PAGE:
OTTAWA — Stephen Harper's political opponents agreed on one thing Wednesday: it is unlikely that the prime minister was in the dark about the controversial Mike Duffy expense payout, given that his right-hand man knew.
Harper said he wasn't going to discuss the latest controversial revelations from the Duffy trial from the previous day that more closely linked Ray Novak, his current chief of staff, to a $90,000 payment to Duffy in 2013.
In the face of that evidence, Harper reiterated his core message on the topic as he continued to face questions on the federal election campaign.
Harper maintained only two people are responsible for wrongdoing — Duffy over his Senate expense claims and former chief of staff Nigel Wright, who paid them.
But the leaders of the Liberals, NDP and the Bloc Quebecois were united in their skepticism as the Duffy trial's impact reverberated on the campaign.
Novak has been a loyal political lieutenant to Harper since his days in opposition. He was elevated to chief of staff in 2013, when it was revealed that Wright personally covered Duffy's expenses. Harper had wanted Duffy to repay them back himself.
During Wright's six days in the witness box at Duffy's fraud trial, it emerged that Novak was informed about Wright's plan to repay the expenses. This came out in emails and then in a statement the prime minister's former lawyer made to the RCMP that was read into evidence.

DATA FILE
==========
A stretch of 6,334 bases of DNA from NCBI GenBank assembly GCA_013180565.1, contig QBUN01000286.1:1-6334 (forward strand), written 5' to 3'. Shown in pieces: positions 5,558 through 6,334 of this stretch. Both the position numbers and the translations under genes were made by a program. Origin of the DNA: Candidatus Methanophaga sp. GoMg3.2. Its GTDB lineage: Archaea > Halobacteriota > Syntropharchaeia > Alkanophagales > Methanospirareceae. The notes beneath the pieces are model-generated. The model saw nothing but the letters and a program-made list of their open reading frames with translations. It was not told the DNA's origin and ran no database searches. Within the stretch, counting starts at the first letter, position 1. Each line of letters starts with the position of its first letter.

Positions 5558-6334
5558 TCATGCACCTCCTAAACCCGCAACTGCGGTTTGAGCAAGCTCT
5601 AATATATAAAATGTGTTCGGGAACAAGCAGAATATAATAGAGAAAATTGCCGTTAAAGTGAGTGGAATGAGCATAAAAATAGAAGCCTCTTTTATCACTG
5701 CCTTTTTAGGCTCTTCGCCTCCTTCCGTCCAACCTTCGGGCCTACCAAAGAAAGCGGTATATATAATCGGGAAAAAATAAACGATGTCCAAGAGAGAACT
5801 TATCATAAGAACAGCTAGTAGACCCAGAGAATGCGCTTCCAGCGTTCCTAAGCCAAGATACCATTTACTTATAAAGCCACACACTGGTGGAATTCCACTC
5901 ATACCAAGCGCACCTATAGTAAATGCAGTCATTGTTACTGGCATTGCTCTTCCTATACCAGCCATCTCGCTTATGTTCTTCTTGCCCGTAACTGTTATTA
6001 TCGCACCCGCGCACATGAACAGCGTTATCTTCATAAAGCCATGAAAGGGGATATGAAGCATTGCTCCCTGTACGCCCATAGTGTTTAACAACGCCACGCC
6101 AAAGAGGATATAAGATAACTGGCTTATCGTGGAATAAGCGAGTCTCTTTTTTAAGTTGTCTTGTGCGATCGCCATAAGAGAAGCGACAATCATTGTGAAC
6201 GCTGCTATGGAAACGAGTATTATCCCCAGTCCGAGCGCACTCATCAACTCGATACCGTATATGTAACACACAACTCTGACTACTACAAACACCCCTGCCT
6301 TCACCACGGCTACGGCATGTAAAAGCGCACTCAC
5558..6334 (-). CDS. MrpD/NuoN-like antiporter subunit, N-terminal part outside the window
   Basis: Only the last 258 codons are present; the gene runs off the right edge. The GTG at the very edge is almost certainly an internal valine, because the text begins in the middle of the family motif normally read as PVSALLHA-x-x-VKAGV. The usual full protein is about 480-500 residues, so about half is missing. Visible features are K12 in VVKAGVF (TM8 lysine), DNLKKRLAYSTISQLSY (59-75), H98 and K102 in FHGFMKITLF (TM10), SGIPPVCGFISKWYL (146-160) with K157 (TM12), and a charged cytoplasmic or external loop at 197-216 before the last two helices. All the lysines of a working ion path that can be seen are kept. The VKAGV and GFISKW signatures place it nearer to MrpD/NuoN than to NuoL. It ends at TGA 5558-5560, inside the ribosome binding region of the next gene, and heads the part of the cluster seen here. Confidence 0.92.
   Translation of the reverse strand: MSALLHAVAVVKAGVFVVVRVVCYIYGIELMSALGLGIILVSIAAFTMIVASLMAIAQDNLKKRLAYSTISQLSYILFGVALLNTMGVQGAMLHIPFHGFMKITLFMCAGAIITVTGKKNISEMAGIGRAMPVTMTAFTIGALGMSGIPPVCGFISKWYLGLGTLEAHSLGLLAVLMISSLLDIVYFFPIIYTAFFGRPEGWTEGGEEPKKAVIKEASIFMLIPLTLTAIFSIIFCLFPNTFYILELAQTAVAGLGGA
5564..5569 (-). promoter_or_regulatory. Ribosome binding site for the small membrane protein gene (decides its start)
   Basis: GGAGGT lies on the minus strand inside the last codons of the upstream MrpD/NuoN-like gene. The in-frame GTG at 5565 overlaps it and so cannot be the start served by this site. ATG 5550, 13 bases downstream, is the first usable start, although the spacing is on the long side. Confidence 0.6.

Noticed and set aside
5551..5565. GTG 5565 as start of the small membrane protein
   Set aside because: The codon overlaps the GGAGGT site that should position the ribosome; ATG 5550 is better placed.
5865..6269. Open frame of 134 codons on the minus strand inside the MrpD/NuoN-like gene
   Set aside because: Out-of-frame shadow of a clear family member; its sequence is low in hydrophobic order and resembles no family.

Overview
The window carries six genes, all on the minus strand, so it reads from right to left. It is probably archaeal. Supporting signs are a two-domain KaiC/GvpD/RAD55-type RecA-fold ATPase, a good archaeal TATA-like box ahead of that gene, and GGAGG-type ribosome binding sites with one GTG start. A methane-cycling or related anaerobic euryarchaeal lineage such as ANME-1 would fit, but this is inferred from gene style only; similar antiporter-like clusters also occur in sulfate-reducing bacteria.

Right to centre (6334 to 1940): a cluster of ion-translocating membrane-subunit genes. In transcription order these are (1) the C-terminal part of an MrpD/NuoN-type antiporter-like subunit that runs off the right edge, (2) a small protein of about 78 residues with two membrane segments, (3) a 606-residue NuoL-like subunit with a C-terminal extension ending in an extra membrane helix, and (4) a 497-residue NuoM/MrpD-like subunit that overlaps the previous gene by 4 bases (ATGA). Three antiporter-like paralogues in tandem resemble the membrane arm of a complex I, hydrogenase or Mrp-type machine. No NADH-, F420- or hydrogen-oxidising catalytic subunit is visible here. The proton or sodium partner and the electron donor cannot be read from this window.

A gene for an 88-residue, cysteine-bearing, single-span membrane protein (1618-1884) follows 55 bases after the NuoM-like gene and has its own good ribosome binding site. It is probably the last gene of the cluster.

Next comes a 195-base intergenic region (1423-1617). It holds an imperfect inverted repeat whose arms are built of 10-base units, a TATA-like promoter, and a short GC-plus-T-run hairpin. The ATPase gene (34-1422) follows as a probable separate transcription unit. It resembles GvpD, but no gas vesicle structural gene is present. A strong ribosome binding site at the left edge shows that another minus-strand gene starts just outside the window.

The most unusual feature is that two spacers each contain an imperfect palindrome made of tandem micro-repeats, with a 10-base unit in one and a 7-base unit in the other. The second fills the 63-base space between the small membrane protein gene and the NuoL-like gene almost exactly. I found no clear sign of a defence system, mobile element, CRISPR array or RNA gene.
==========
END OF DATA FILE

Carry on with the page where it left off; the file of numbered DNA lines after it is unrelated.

"He (Harper) has not been frank, he hasn't told the truth," NDP Leader Tom Mulcair said in Surrey, B.C.
"If Mr. Novak knew, Mr. Harper knew. So, one plus one makes two. Now that we know Mr. Novak knew, we are able to conclude that Mr. Harper knew as well."
Liberal Leader Justin Trudeau said Harper needs to be honest with Canadians about what he knew about the Duffy affair.
"This comes down to whether Canadians can trust the prime minister and his office. Canadians are not fools," Trudeau said in Winnipeg.
"They know that Mr. Harper has not been telling the truth. They deserve him to come clean. The prime minister has to start telling the truth to Canadians."
Bloc Quebecois Leader Gilles Duceppe said it is time either for Novak to quit or for Harper to fire him.
"It's curious that it seems that everybody around Stephen Harper knew what was happening, but Stephen Harper," Duceppe said in Montreal.
"It's very strange because in Ottawa we were used to knowing that Harper was controlling everything and knew everything — so for the very first time he didn't."
Asked repeatedly about Novak on Wednesday, Harper said he wasn't going to comment on a matter before the courts.
"I am not going to cherry-pick facts that are in dispute before a court," Harper said in London, Ont.
"There are two people in my judgment who are responsible — Mr. Duffy, who did not reimburse the taxpayers for expenses that I believe cannot be justified, and Mr. Wright, who, although he did reimburse the taxpayers, he did so without my authority and contrary to my wishes."
Novak is still taking part in the Harper campaign but remained elusive on Wednesday. However, a statement by the Conservative campaign spokesman last week about Novak has been contradicted by what's emerged from the Ottawa courthouse since then.
Kory Teneycke told reporters it was "unfathomable" that Novak knew about the $90,000 payment.
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